As COVID-19 cases and hospitalizations continue to rise in Utah, a glimmer of hope, resilience and determination are realized as a 59-year-old COVID-19 Utah patient goes home for the first time after spending 223 days in the hospital.
Thomas Kearl’s COVID-19 journey began on his birthday, January 11, 2021, when he came to the emergency room at Intermountain Medical Center in Murray with a temperature of 103.
He was sent home to recover, but then quickly found himself back in the emergency room a few days later, starting what he calls, “the most painful eight months he’d ever experienced.”
“Through the process, the nurses and my family told me that I coded out, and that’s code language for, I died. I didn’t want to die,” said an emotional Thom during a news conference on Thursday. “I have too much to live for I love my family, I love my children, I love my three grandkids.”
When Kearl finally left Intermountain Medical Center last Tuesday, a sea of his Intermountain Healthcare caregivers gathered to say goodbye, offer their congratulations, and celebrate his amazing recovery.
It was an emotional moment for caregivers, as Kearl fought back tears of gratitude.
“223 days in the hospital is an incredibly long time,” said Peter Crossno, MD, Intermountain Healthcare critical care and pulmonary physician. “It’s probably the longest I’ve had a patient in the ICU, that I can recall.”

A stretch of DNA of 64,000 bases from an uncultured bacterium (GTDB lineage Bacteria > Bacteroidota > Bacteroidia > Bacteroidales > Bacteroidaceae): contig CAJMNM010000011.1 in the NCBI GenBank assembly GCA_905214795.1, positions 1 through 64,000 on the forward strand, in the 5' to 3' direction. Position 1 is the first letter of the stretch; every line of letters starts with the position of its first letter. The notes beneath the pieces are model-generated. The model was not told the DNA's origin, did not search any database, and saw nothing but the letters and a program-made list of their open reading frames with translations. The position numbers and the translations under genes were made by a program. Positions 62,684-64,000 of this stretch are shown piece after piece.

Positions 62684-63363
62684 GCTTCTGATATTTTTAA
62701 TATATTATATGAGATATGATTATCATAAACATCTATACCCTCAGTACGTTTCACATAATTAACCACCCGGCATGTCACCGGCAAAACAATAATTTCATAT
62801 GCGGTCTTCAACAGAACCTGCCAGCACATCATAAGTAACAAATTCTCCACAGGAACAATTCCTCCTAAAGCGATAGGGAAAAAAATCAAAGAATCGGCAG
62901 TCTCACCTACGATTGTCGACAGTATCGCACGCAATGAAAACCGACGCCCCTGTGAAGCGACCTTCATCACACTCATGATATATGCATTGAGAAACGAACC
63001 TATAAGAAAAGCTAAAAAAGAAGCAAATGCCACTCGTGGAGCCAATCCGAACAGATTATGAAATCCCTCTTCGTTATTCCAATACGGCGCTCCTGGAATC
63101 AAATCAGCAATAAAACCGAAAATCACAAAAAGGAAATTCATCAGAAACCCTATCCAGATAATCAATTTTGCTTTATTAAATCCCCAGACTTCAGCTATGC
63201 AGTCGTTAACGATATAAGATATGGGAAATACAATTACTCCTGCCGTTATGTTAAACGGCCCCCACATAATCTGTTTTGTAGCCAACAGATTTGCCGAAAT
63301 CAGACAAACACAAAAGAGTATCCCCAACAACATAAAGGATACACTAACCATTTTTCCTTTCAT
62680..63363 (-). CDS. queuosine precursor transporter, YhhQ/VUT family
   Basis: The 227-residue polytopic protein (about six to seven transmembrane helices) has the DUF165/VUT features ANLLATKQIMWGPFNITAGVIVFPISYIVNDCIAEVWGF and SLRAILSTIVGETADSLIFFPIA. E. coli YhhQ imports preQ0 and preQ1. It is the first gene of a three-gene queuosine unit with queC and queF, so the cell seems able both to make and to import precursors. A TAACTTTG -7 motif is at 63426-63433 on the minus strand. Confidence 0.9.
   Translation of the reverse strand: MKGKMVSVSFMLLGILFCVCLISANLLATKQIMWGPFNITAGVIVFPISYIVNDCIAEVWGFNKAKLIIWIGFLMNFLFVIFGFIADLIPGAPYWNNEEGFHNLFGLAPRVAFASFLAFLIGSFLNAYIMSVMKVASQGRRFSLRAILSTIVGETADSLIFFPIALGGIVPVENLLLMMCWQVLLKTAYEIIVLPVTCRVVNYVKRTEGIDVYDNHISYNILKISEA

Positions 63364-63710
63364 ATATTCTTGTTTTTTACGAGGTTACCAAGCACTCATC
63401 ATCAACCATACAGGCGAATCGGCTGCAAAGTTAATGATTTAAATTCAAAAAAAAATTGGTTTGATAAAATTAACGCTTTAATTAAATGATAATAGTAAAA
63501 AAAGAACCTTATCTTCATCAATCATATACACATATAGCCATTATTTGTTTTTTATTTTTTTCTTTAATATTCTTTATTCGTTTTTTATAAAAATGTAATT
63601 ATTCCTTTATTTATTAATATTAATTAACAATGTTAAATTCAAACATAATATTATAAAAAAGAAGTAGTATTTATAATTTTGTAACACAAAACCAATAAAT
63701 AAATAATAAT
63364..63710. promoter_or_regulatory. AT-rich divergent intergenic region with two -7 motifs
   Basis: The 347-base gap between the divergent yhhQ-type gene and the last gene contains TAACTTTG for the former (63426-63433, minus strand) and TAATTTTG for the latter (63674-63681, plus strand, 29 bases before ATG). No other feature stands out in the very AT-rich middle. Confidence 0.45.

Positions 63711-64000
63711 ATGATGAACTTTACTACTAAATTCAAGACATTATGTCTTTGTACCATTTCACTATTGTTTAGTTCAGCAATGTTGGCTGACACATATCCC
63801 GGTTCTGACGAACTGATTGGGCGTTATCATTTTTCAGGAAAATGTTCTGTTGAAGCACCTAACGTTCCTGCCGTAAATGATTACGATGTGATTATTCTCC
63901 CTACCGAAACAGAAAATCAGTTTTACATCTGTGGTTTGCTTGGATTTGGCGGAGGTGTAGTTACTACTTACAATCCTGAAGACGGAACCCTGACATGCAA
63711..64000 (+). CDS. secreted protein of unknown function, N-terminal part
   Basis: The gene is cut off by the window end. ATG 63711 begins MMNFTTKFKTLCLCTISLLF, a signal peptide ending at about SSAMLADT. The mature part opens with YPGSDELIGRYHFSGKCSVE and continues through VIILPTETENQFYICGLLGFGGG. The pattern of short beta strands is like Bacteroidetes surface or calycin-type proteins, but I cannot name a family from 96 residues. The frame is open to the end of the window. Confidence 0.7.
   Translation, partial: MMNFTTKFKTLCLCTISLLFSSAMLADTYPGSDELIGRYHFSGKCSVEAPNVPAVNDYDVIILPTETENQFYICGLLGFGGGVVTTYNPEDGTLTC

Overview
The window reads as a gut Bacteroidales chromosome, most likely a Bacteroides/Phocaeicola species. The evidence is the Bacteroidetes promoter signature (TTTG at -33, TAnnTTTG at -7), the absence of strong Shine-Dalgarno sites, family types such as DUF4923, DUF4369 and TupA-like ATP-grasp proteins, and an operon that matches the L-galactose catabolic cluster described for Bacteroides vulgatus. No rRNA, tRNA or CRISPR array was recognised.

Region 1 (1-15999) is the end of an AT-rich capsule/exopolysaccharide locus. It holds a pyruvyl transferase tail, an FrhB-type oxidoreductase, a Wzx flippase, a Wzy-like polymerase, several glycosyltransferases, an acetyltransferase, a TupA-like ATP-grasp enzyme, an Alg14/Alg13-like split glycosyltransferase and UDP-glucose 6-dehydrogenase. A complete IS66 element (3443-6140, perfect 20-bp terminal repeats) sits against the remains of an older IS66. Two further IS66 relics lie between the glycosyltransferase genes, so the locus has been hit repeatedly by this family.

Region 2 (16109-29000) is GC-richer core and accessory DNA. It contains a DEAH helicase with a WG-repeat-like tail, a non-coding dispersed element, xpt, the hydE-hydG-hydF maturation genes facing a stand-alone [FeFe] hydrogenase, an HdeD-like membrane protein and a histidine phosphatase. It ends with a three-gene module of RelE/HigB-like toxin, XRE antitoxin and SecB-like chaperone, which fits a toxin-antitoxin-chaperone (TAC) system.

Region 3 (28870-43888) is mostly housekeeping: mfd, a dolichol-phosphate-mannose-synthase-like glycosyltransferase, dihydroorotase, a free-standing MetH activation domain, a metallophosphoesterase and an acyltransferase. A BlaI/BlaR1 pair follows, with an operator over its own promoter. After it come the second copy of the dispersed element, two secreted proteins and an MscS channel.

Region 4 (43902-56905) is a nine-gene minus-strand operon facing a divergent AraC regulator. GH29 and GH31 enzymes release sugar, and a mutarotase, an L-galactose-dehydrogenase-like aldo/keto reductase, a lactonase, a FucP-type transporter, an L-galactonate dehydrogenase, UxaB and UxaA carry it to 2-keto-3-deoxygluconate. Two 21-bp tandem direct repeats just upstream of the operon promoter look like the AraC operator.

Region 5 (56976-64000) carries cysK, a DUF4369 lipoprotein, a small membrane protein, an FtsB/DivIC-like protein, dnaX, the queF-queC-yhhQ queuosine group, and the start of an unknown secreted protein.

Kearl and his caregivers are now sharing the story of how he was resuscitated four times, intubated five times, and given CPR for 17 minutes. He also had to relearn to walk and talk so he could go home.
“I think one of the bright spots in rehabilitation is we get to see some of these victories when the patient gets to go home and get better,” said John Frampton, MD, Intermountain Healthcare physical medicine and rehabilitation physician.
Dr. Frampton also said the physical therapists, occupational therapists, and speech therapists all worked as a team to help Kearl recover and heal emotionally as well as physically.
Kearl called the doctors, nurses, and all who took care of him his, “guardian angels.”
“They saved my life and I’m grateful for them. I don’t know how to save my life, but I know who does and that’s where I put my trust,” said Kearl.
Kearl says he came to love his hospital family and now misses them, “But there’s no place like home, as Dorthy would say in ‘The Wizard of Oz.’”
Thomas Kearl’s COVID-19 journey began on his birthday and ended 223 days later when he left Intermountain Medical Center.